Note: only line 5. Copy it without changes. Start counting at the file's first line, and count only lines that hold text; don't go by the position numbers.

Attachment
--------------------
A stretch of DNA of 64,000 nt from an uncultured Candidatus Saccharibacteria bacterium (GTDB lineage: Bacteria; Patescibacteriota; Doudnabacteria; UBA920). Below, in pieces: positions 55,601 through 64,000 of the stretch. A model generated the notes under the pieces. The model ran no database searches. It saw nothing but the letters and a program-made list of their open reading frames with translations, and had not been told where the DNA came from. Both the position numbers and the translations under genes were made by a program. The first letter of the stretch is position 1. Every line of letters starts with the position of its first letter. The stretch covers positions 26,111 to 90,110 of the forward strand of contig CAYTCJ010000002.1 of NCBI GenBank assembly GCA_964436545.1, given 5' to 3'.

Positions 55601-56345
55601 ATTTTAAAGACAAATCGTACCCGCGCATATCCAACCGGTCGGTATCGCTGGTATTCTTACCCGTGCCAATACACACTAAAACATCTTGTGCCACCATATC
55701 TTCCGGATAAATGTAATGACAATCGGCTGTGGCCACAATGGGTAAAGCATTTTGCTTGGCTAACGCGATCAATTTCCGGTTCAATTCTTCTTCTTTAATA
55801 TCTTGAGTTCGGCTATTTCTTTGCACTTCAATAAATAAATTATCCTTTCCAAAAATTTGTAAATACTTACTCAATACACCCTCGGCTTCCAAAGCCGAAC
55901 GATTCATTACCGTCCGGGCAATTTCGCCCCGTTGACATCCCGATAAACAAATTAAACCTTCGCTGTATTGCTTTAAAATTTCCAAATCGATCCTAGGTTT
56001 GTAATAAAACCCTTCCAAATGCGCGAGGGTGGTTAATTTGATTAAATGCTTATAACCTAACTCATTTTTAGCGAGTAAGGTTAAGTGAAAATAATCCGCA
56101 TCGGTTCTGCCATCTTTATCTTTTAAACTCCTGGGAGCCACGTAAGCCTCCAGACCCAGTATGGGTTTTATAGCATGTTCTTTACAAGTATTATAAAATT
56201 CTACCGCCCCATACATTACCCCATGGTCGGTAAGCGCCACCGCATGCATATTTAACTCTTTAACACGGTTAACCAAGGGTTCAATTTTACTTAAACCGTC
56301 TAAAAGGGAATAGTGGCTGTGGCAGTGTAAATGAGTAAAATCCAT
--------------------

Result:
55801 TCTTGAGTTCGGCTATTTCTTTGCACTTCAATAAATAAATTATCCTTTCCAAAAATTTGTAAATACTTACTCAATACACCCTCGGCTTCCAAAGCCGAAC